19.07.06. Shyampetaveli, Warangal, . Vijaya, 22, and her husband Avalu, 28, cultivated cotton Bt on their 5 acres of land. Due to unbearable debts and recent bad harvests, Avalu committed suicide by swallowing pesticide in 2005. Vijaya remains alone with her two daughters, Venalla, 5, and Navyer, 2. In order to provide for her family, she works in the fields where she earns 100 rupees a day in paddy fields (rice) or 25 rupees in cotton fields. She owes the bank 1 lackh rupees. She wants to keep her land for her daughters’ dowries. In the countryside, a widow with two children cannot remarry because the men refuse to support the children from a previous marriage.
  
14.07.06. Panthula Palle, Warangal. Lalitha Gone, 24 years, owned 4 acres with her husband. In 2005 due to unbearable debts followed by heavy losses, her husband hanged himself. Now she is reduced to being a labourer on her land confiscated by the moneylenders. She has no means to repay her debts which now total 255,000 rupees (€4,555).
     
  
10.12.06. . Pantelguden, Warangal. P. Sriramulu, 35, owns 2 acres and cultivates Bt cotton Mahyco Bollgard. This year the harvest has been very bad. On average, the farmers harvest the cotton 4 or 5 times between November and March. P. Sriramulu’s plants yielded only once. He owes the bank 10,000 rupees (€ 176) and a moneylender 50,000 (€ 883 euros). Despite this situation,  if the same company sells a new hybrid seed the next year, he will buy it. The farmers always think that the latest hybrids are the best.
  
In this village, when farmers cultivated non-Bt cotton, they collected an average 735kg. Since the arrival of Bt cotton in 2002 they only harvest 100kg. The farmers are don’t know the new hybrid seeds on the market so they often trust the salesmen.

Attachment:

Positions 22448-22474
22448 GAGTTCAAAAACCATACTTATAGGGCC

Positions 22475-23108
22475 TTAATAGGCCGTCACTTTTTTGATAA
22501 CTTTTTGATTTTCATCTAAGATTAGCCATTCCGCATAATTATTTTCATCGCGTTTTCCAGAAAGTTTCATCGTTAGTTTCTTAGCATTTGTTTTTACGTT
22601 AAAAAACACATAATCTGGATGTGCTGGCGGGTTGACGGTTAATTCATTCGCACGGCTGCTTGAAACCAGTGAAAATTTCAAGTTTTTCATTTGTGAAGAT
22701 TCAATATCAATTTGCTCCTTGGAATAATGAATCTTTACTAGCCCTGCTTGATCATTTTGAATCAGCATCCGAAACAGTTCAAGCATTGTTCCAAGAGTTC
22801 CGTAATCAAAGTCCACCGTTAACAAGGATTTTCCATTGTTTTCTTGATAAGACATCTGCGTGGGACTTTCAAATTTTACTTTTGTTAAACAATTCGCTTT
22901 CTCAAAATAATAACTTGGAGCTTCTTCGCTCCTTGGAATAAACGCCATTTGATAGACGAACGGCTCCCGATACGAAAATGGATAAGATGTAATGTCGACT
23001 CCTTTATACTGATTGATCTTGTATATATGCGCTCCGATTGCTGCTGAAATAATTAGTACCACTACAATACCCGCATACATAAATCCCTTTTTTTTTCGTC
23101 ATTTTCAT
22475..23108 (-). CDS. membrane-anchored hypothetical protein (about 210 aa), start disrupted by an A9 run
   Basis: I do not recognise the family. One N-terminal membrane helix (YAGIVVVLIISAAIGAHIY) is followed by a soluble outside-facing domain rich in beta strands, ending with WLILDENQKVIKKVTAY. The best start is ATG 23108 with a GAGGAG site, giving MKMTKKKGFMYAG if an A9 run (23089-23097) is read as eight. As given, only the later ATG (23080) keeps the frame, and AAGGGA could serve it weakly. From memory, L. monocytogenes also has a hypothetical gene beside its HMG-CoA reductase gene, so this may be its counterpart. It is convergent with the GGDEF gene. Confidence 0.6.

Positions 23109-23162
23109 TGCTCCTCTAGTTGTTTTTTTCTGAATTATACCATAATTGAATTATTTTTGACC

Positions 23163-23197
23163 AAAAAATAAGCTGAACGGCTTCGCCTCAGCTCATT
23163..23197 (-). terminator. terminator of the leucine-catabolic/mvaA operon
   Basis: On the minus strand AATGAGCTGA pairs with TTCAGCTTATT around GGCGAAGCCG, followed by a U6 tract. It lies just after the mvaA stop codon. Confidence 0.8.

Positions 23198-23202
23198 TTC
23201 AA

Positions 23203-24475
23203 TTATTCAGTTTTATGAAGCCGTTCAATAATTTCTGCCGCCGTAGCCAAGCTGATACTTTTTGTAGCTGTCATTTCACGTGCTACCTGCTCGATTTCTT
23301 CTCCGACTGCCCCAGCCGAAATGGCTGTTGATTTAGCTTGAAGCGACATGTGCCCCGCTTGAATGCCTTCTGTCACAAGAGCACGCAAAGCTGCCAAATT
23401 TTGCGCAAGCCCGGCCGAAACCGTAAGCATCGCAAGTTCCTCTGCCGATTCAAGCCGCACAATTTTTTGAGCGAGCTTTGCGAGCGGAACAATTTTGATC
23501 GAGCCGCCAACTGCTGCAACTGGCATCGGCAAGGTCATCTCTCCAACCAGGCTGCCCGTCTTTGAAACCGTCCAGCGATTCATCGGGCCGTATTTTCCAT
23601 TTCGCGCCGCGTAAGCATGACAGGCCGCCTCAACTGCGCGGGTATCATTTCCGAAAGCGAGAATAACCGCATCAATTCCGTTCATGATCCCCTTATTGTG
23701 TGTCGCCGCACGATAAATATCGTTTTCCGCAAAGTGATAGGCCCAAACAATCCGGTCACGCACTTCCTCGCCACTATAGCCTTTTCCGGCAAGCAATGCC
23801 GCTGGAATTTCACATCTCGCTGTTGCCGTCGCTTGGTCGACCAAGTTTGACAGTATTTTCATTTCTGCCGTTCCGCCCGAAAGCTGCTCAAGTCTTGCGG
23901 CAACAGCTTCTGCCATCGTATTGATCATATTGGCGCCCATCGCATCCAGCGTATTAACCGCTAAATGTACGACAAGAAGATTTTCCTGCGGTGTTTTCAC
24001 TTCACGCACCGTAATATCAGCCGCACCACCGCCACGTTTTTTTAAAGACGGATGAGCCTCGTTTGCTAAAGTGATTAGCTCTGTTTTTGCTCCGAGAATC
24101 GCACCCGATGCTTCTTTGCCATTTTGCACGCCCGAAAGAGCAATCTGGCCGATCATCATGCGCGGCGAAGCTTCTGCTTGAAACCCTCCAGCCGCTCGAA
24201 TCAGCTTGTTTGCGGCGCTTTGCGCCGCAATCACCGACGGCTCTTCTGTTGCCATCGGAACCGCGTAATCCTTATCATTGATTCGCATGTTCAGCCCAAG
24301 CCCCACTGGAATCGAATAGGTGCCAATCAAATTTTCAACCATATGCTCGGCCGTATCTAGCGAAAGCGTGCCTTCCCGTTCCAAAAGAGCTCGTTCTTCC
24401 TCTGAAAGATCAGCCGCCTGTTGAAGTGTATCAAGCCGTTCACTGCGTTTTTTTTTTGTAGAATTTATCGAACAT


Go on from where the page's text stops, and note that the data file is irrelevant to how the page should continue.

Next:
12.12.06. Shyampetavelli, Warangal. Since 2002, 90% of farmers have turned to GM seeds as the “miracle” solution. Woman working in cotton fields are paid 25 rupees a day (€ 0,44).
     
  
12.07.06. Grain Market, Warangal. Every day nearly a thousand farmers come from surrounding villages to sell their crop to salesmen elected by the local cotton factories. The price per quintal is between 1,750 and 2,500 rupees depending on quality (between € 31 and € 44).
  
Grain Market, Warangal. Every day nearly a thousand farmers come from surrounding villages to sell their crop to salesmen elected by the local cotton factories. The price per quintal is between 1,750 and 2,500 rupees depending on quality (between € 31 and € 44).
  
20.07.06. Cotton factory, Gore kunta, Warangal. Here, the cotton is separated from the seeds. The workers are paid 6 rupees an hour (€ 0,10).
     
  
17.07.06. Cotton factory, Gore kunta, Warangal. Cotton is taken out of the bags to be compressed. The workmen are paid according to output (52 rupees per bag / € 0,90).
  
17.07.06. Cotton factory, Gore kunta, Warangal. Cotton is taken out of the bags to be compressed. The workmen are paid according to output (52 rupees per bag / € 0,90).
  
The cotton is compressed. The workmen are paid according to output (52 rupees per bag / € 0,90). Cotton will then be exported to other areas of India or abroad to make clothes (mainly to Bangladesh, the United States, China or Australia...).
     
  
12.21.06. Oil Mills, Hyderabad. This factory buys Bt cotton seeds. Once the seeds are pressed, the oil will be refined and sold as ‘vegetable cooking oil’ to local shops in Hyderabad. The remaining husks (80 %) called ‘oil cake’, will be sold as cattle feed.
  
27.12.06. Vishnu Cotton Mills Ltd, Kolkata. This factory receives cotton from various states in India – Maharastra, Punjab, Gujarat, Karnataka and Andhra Pradesh. All the varieties are hybrid. In order to obtain an optimal quality, they blend the cotton for the clothes industry or for sewing thread. Once processed, the goods will be sent abroad (Europe, the United States, Canada...). On average the workmen are paid 4,500 rupees per month (€ 80).
  
Cotton factory.